New types of indirect tax must be explored as the population ages
An ageing population will put pressures on Hong Kong's long-term fiscal sustainability
In his budget, Financial Secretary John Tsang Chun-wah announced an estimated surplus of HK$12 billion for 2013-14 and forecast surplus of HK$9 billion for 2014-15. This is a result of the government's efforts to adhere to the fiscal discipline of keeping expenditure within the limits of revenue. Indeed, the government has controlled public expenditure at about 20 per cent of gross domestic product since 1997-98.
However, Tsang also revealed that while growth in government revenue had largely been commensurate with economic growth, average annual growth of government expenditure in the past 17 years actually outpaced that of government revenue and nominal GDP.
Despite this trend, thanks to strict control of expenditure in the 10 years between 1998-99 2007-08, Hong Kong was able to achieve budget surpluses in the past 10 years. But in the longer term, to make the public finances sustainable, the government needs to align the growth of the economy, government revenue and expenditure, and to avoid allowing expenditure to persistently grow faster.
Looking ahead, with an ageing population, growth in the economy and government revenue will slow down while public expenditure on social welfare and health care will inevitably rise. This will cause further concern about Hong Kong's long-term fiscal sustainability. The working group on long-term fiscal planning warns that a structural deficit will occur within seven to 15 years according to projections based on economic growth trends and demographic changes under different expenditure-growth scenarios.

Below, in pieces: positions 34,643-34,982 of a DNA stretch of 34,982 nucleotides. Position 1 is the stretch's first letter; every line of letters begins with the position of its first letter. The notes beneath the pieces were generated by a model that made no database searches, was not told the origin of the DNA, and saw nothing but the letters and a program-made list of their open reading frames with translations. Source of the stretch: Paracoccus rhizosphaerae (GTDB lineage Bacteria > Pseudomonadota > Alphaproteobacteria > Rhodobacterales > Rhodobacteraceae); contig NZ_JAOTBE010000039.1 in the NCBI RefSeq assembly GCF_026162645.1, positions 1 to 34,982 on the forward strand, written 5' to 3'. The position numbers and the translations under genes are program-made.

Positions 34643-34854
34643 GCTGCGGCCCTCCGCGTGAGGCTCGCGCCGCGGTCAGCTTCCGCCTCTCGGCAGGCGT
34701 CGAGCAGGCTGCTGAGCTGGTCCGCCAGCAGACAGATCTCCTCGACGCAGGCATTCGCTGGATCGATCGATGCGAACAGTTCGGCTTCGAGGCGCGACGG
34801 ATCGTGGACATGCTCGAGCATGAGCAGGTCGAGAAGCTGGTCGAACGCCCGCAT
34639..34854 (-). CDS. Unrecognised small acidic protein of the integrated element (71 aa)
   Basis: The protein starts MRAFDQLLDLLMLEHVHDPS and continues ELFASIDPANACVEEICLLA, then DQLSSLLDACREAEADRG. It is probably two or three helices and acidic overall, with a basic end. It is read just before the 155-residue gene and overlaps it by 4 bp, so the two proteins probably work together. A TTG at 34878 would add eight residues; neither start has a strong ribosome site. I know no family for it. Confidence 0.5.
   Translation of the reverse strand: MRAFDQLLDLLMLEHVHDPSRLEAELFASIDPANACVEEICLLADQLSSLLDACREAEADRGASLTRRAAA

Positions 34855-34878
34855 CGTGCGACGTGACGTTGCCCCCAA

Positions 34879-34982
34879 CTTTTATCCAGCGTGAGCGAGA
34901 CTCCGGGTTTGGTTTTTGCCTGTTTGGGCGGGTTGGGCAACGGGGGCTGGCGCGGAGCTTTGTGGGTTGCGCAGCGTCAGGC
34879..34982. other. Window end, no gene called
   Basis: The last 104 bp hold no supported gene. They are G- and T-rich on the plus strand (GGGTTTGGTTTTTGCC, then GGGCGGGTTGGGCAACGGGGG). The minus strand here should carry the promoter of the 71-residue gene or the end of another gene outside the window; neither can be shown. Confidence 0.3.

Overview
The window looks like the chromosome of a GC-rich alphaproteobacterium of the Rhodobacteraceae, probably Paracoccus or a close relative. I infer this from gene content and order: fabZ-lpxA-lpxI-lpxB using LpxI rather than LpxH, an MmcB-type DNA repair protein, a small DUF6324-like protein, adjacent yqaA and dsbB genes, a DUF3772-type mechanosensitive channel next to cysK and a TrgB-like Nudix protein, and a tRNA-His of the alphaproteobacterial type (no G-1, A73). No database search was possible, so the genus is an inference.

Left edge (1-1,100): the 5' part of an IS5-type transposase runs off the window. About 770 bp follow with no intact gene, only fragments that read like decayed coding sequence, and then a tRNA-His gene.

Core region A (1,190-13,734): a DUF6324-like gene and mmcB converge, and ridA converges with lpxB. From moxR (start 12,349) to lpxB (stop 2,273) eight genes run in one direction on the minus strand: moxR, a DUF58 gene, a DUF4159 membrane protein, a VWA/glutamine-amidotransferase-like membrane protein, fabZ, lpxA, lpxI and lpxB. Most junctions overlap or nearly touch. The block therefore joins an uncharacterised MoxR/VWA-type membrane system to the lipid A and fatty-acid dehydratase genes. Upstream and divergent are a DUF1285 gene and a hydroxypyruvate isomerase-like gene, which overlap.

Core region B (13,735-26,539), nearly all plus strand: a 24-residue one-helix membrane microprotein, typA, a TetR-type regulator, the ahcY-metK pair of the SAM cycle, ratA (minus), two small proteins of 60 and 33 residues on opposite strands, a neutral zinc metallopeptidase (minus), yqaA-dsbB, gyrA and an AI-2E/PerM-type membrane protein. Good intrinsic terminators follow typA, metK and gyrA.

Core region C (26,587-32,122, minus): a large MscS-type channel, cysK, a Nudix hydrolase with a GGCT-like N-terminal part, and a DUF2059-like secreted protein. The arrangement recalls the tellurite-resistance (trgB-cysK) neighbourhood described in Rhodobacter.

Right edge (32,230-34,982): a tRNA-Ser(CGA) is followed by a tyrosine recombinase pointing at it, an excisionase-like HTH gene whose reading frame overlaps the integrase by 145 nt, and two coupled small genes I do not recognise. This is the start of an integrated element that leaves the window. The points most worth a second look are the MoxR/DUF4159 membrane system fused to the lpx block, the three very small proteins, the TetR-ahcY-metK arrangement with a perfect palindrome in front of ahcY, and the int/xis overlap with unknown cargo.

Tsang rightly pointed out this challenge and the need to contain expenditure growth and preserve the revenue base.
A narrow tax base has long been a notable problem of Hong Kong's tax system. Profits tax, salaries tax, stamp duty and land premiums account for more than 65 per cent of estimated government revenue in 2014-15. These sources are sensitive to economic change and tend to fluctuate more dramatically than the economy itself.
The ageing population will have profound implications for the public finances as a shrinking working population will slow economic growth and reduce the number of salaries tax payers, in turn resulting in slower growth in government revenue from profits tax and salaries tax. The increase in the elderly population will also lead to a surge in government expenditure on social welfare and health care.
In order to reduce fiscal volatility and maintain a sustainable fiscal system, there is a need to review our tax structure to ensure it can meet the long-term needs of Hong Kong and fiscal pressures in the long term. Given the international trend of lowering direct tax rates to attract investment and increasing the reliance on indirect taxes as a source of stable revenue, the government should explore the possibility of introducing new types of indirect tax.
Such steps are bound to be controversial, but it is time for the government and community to work together to consider seriously our expenditure and revenue options to preserve long-term fiscal sustainability.
Marcellus Wong Yui-keung is senior tax adviser at PwC Hong Kong and a member of the working group on long-term fiscal planning